Missus Wyrm, again, with another highlight from this year’s Fantastic Fest. As much as we Fantastic Fest fans love our gruesome horror, gritty sci-fi, and just all-out surreal weirdness, sometimes its nice, even necessary, to break up the thrills and chills with a little heart - and I don’t mean the kind that’s ripped, still beating, from a victim’s chest. For that reason, I’d like to bid a sincere thank you to the Fantastic Fest programmers for bringing us THE HISTORY OF FUTURE FOLK.
This charming feature debut, written by John Mitchell and directed by Mitchell and Jeremy Kipp Walker, stars Nils d’Aulaire and Jay Klaitz (the duo comprising real-life Brooklyn bluegrass band, Future Folk) as aliens from the planet Hondo. Unfortunately, like other movie planets before it, Hondo appears doomed to death-by-comet. In a heroic effort to save his people, General Trius (Nils d’Aulaire) sets a course for earth, intent on killing off mankind with a flesh-eating virus, thus clearing the way for the Hondorians to move in. His plans are derailed, however, when after crash landing on earth, General Trius wanders into a discount superstore and hears music for the first time. Instantly enamored by it, he decides that humans, though flawed, deserve to live for having created something so beautiful and enriching. Hondorians are, apparently, quick learners and General Trius easily assimilates into life among earthlings. He takes up the banjo, adopts the name ‘Bill,‘ finds work, gets married, has a daughter, and settles into a comfortable life as a family man and musician, gracing local bars with his quirky space man-themed musical act.
Unfortunately, Bill’s idyllic life is interrupted when the Hondorians, weary of waiting for him to complete his mission, send an assassin named Kevin (Jay Klaitz), to take out their errant general and get the plan back on track. Kevin, however, isn’t quite up to the task and is easily subdued by Bill/General Trius. In a fantastic scene showcasing d’Aulaire’s musical talent, Bill has captured Kevin and proceeds to perform for him an impressive medley of varied tunes on his banjo. Kevin is equally taken with this new sound sensation and immediately becomes an ardent music fan. He takes up guitar and joins Bill on stage, forming a band, Future Folk.
Of course, the Hondorians aren’t ready to give up on earth just yet, and they send along a third party to get the job done. Will Bill and Kevin be able to save the earth, including Bill’s wife and daughter, from the Hondorians? Can they save the Hondorians from the comet that threatens to destroy their planet?
This is a low-budget, indie film to be sure. The effects, for example, are very minimal. Rather than grandiose shots of space and a realistic looking portrayal of the planet Hondo, Mitchell cleverly introduces our protagonist’s back story through the bed time story Bill tells his daughter, and we see his home planet charmingly represented by the crayon drawings they make together. The costumes, too, are exceedingly simple, a fact that is played for laughs to great effect. Mitchell never intends to immerse his audience in a sci-fi world, but instead seeks to tell a very real, very human story that exalts love, not just for music, but for each other as well.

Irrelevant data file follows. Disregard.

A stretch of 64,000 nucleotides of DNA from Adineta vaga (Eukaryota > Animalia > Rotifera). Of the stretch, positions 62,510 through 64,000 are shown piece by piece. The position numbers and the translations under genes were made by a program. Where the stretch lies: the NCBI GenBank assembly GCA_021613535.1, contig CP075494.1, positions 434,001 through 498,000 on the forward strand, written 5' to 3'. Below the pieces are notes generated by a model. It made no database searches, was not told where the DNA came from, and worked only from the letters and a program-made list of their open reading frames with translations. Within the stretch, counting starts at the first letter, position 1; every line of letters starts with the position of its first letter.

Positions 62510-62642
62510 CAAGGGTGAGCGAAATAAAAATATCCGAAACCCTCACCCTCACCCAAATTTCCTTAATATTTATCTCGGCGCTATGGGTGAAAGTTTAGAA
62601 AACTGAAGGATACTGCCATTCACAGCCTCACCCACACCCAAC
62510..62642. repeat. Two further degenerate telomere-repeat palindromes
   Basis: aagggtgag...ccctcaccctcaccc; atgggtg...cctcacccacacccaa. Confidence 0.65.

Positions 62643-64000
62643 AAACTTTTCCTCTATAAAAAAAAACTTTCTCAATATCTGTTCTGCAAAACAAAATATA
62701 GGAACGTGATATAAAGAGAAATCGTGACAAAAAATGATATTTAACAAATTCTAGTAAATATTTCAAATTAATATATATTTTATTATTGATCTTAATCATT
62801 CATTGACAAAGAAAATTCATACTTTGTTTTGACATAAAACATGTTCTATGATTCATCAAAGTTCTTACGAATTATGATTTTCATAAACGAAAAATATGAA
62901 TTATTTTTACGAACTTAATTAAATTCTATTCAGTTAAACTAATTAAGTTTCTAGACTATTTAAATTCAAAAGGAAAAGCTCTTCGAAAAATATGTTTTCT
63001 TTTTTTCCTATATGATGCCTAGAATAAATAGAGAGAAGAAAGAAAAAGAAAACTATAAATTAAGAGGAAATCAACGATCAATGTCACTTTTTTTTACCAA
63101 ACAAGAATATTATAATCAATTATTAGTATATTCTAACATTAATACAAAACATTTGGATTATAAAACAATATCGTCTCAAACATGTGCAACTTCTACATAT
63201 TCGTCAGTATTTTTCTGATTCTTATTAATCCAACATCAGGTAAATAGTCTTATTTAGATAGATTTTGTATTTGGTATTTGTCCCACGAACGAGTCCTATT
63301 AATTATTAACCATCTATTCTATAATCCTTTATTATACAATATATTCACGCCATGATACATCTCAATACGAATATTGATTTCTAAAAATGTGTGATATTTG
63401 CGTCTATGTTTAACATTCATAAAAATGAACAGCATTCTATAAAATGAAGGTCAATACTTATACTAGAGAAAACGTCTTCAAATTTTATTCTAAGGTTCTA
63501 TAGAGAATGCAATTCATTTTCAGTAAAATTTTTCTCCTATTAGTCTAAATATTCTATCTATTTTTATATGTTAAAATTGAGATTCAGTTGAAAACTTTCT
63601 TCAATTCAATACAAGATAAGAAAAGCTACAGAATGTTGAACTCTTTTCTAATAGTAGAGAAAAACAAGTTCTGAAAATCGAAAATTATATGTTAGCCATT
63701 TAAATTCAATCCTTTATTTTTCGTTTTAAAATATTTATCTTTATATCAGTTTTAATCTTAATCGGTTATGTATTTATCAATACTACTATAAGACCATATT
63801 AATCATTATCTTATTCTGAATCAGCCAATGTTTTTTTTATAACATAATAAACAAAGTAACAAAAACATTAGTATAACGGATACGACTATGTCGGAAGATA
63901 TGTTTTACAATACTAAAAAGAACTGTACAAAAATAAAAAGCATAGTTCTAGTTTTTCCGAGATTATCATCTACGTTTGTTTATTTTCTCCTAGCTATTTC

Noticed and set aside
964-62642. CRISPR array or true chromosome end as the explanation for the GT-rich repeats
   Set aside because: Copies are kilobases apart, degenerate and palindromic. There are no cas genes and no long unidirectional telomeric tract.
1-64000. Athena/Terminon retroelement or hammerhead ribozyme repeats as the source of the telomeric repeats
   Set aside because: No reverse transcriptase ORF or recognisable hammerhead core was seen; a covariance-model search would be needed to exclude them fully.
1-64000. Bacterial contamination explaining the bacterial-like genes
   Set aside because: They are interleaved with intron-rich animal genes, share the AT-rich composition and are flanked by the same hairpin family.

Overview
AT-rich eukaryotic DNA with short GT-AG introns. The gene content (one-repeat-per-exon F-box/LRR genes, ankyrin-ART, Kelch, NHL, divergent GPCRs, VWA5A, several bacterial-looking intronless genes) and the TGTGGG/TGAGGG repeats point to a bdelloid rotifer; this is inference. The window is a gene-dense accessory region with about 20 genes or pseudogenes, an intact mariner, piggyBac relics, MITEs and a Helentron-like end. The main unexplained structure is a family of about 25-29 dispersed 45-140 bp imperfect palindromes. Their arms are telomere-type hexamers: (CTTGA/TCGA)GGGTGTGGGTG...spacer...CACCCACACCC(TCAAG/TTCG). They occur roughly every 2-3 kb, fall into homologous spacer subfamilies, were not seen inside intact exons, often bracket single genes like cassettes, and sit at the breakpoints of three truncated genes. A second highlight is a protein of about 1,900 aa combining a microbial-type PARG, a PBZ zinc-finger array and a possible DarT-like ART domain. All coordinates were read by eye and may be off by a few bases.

At risk of sounding like I’m just gushing all over THE HISTORY OF FUTURE FOLK, I really can’t stress how much I enjoyed it. Sure, it’s a fairly simple film. It doesn’t break new ground technically and there’s no shocking surprise twist of an ending, but it is solid, sweet, and satisfying. In short, it is everything it needs to be. In fact, it reminds me quite a bit of a previous Fantastic Fest favorite from director Yoshihiro Nakamura, FISH STORY, in which earth is about to be destroyed by a comet, and a 37-year-old Japanese punk song might just be the only thing that can save us. Not only do the two films share some thematic similarity, but both are delightfully quirky in their own ways, and have the kind of heart that leaves you with a smile on your face, long after the screen fades to black and the last strains of the credit songs drift away. Most interesting to me, though, is how the filmmakers behind both films posit that music has the power to save the world. If that concept seems far-fetched, one need only look at the experiences of deaf people hearing music for the first time. You perhaps may have already read about Austin Chapman, a 23-year-old who has spoken online and to the media about his first experiences with music. If you’re not already familiar with his story, you can read about it here: http://www.theatlantic.com/technology/archive/2012/08/what-its-like-for-a-deaf-person-to-hear-music-for-the-first-time/260890/. Though I doubt he instantly mastered the banjo or guitar, Mr. Chapman’s emotional experience and subsequent fascination with music is very much like that portrayed by the Hondorians in Mitchell’s film, underscoring just how human a story it is.
Personally, I can’t wait to sit down for a feel-good FISH STORY/FUTURE FOLK double feature. In the meantime, I shall content myself with listening to Future’s Folk music, which is available on iTunes. You may want to do yourself a favor and check it out.